U.S. Pat. No. 1,950,034 granted to William A. Mulford et al Mar. 6, 1934 discloses a rear axle that has oil cooling provisions. This rear axle has a ring gear that carries scoops that dip into oil in the bottom of the housing and throw the oil up into the interior of a worm housing. The worm housing includes external fins for cooling the oil that is thrown into the worm housing. The worm gear then pumps the oil through oil passages to the worm bearings. The oil then circulates through the worm bearings and returns to the bottom of the housing.

U.S. Pat. No. 4,352,301 granted to Edward Fleury Oct. 5, 1982 discloses an axle assembly that also has an oil cooling system. This oil cooling system includes a small lubrication pump that picks up oil from a reservoir in a gear housing and pumps the oil through an external filter to cool and clean the oil. The filtered oil is returned by pipes that extend through the axle tubes. The returning oil flows outwardly along the axle tubes so that oil is sprayed onto the ends of the half shafts and delivered to the shaft end bearings via holes. The oil then returns to the axle tubes via reduction gear assemblies and drains back to the gear housing by gravity. The patent states that the oil is cooled due to the circulation through the external filter and also indicates that an external oil cooler may be added if the cooling provided by the external filter is insufficient.

German Patent Application DE 40 23 354 applied for by Mercedes-Benz Aktiengelesschaft and published Jan. 30, 1992 discloses a drive axle assembly that is equipped with an oil circulation system. In this system, a ring gear splashes oil from a reservoir up into an elevated internal chamber in the differential housing portion of an axle housing. The oil accumulates in the elevated chamber and then flows by gravity to axle bearings and hub gears at the outboard ends of the axle housing via internal conduits. The oil then flows back to the reservoir through the central passages of the axle housing that surround the axle shafts. The continuous exchange of oil reduces the operating temperature of the hub gears at the outboard ends of the axle housing.

None of the above patent documents disclose a drive axle assembly with a lubricant cooling system that is simple, efficient and economical.

SUMMARY OF THE INVENTION

The object of this invention is to provide a drive axle that has a lubricant cooling system that is simple, efficient and economical. This is achieved by using the rotation of the differential ring gear to circulate the lubricant along the axle tubes for cooling without any need for either a pump or an elevated accumulator chamber in the gear housing.

A feature of the invention is that the drive axle assembly includes a lubricant passage that is in constant fluid communication with an internal lubricant reservoir of the drive axle assembly so as to provide an effective and efficient means for a rotating ring gear to circulate lubricant along the axle tubes for cooling.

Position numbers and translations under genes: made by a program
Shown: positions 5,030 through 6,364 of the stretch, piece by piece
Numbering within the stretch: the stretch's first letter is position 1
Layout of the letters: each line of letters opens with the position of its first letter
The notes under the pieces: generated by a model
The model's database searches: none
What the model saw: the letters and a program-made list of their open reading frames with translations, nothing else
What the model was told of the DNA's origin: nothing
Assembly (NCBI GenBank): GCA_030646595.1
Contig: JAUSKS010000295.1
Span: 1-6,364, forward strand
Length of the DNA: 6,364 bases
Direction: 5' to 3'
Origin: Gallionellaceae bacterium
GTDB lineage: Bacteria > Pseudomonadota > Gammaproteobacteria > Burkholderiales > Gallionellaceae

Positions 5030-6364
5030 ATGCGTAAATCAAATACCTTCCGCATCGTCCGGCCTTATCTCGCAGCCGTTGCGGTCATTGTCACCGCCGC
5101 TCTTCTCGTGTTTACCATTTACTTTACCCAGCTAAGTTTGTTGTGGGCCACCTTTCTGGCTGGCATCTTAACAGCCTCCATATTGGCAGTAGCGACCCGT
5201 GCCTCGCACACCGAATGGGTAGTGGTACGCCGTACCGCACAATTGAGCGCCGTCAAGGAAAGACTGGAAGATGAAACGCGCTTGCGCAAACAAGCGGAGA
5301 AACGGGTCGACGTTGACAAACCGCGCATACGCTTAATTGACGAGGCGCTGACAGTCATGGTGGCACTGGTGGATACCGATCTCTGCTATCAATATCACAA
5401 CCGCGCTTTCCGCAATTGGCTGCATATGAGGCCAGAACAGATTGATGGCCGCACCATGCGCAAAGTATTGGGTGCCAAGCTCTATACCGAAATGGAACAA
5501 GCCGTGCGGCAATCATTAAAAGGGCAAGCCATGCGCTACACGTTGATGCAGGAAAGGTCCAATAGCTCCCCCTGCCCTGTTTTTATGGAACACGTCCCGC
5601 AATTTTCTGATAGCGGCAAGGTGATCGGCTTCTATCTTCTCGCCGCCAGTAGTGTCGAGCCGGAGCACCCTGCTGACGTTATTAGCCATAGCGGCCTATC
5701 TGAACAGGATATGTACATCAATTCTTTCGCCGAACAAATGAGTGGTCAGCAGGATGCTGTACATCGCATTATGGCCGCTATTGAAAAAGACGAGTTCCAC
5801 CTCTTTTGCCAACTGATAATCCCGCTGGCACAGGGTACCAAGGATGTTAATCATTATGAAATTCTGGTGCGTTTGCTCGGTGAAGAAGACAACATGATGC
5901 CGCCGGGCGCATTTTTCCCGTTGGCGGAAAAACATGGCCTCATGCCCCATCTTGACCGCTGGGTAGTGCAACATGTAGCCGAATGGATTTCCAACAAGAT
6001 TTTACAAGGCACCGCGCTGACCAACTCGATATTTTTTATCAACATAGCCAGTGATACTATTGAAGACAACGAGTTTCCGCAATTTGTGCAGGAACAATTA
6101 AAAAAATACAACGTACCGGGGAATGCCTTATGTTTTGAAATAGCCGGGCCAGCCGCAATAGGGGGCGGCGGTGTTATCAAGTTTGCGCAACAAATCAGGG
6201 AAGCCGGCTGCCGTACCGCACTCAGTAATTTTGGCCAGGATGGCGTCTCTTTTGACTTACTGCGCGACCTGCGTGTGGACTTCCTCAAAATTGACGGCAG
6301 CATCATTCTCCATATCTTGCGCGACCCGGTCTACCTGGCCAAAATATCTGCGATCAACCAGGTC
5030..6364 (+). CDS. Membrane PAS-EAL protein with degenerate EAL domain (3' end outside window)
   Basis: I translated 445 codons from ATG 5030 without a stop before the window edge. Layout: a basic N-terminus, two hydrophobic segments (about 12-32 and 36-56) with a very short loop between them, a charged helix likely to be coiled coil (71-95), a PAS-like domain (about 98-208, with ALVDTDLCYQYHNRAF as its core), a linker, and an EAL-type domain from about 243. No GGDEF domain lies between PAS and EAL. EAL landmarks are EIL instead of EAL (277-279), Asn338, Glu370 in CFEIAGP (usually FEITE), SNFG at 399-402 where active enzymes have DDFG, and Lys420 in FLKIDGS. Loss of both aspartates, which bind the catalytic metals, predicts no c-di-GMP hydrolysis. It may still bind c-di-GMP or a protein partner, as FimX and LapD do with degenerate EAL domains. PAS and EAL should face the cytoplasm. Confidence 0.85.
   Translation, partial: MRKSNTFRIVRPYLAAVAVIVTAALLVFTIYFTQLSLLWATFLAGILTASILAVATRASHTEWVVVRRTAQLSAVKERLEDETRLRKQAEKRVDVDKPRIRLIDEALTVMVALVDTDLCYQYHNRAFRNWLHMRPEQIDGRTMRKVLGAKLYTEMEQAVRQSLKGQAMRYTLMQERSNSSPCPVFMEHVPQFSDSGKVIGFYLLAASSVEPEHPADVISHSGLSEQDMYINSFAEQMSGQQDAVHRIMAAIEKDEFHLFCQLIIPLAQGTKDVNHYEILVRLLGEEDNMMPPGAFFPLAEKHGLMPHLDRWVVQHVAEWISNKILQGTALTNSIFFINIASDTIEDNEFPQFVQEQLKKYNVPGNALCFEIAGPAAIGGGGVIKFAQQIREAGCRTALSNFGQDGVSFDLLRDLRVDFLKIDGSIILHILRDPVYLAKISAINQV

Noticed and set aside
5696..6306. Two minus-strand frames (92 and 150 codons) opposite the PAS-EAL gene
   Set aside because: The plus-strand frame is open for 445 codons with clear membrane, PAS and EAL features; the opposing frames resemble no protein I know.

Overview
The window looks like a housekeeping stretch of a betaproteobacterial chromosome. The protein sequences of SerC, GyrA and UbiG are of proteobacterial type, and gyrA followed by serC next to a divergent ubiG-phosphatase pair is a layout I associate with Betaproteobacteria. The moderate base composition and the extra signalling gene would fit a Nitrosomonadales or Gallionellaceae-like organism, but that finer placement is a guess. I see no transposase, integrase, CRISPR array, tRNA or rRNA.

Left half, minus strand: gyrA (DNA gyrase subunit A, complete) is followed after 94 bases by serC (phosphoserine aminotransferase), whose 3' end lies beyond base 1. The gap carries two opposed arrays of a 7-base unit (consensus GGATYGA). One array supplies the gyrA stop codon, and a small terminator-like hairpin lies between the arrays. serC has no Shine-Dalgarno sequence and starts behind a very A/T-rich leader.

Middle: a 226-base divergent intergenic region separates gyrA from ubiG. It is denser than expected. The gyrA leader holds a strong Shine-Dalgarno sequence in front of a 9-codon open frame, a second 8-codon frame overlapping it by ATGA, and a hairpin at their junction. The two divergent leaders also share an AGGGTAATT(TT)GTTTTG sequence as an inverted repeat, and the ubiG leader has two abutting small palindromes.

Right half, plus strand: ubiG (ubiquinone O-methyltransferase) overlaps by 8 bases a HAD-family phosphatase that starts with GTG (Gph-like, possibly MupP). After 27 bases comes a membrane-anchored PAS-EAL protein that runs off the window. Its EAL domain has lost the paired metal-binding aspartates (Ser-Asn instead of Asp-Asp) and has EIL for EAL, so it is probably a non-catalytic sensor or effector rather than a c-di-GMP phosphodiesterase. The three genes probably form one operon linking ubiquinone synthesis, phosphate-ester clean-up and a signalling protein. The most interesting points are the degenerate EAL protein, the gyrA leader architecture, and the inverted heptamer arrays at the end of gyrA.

Another feature of the invention is that the drive axle assembly includes a lubricant passage that is in constant fluid communication with the reservoir of the drive axle and arranged so a rotating ring gear pressurizes lubricant in the lubricant passage for effective and efficient circulation of the lubricant along the axle tubes for cooling.

Still another feature of the invention is that the drive axle assembly includes a lubricant pressurization passage that is easily and conveniently formed by a cover insert that eliminates any need for significant modification to existing drive axle designs.

Still another feature of the invention is that the drive axle assembly includes a lubricant pressurization passage and a scoop type inlet for the lubricant pressurization passage that is provided by a cover insert that is easily manufactured and installed without any need for any substantial change to the cover or housing of existing drive axle designs.

Still another feature of the invention is that the drive axle assembly includes a lubricant pressurization passage that has an outlet in form of overflow tubes that are easily formed in a cover insert and easily connected to lubricant delivery ducts in the axle tubes for circulation of the lubricant along the axle tubes for cooling.

Still another feature of the invention is that the drive axle assembly includes a lubricant pressurization passage that allows overfill so as to accommodate a larger range of vehicle speeds.

Yet another feature of the invention is that the drive axle assembly includes internal lubricant delivery ducts that are easily fabricated and incorporated into the lubricant circulation system without any need for fluid connectors or connections that are difficult to install.

Still yet another feature of the invention is that the drive axle assembly includes internal lubricant delivery ducts that are easily installed and can easily be adjusted in length to achieve the desired degree of lubricant cooling.

BRIEF DESCRIPTION OF THE DRAWINGS

The above and other objects, features and advantages of the invention will become more apparent from the following description taken in conjunction with the accompanying drawings wherein like references refer to like parts and wherein:

FIG. 1 is a partially sectioned plan view of a drive axle assembly equipped with a lubricant cooling system in accordance with the invention;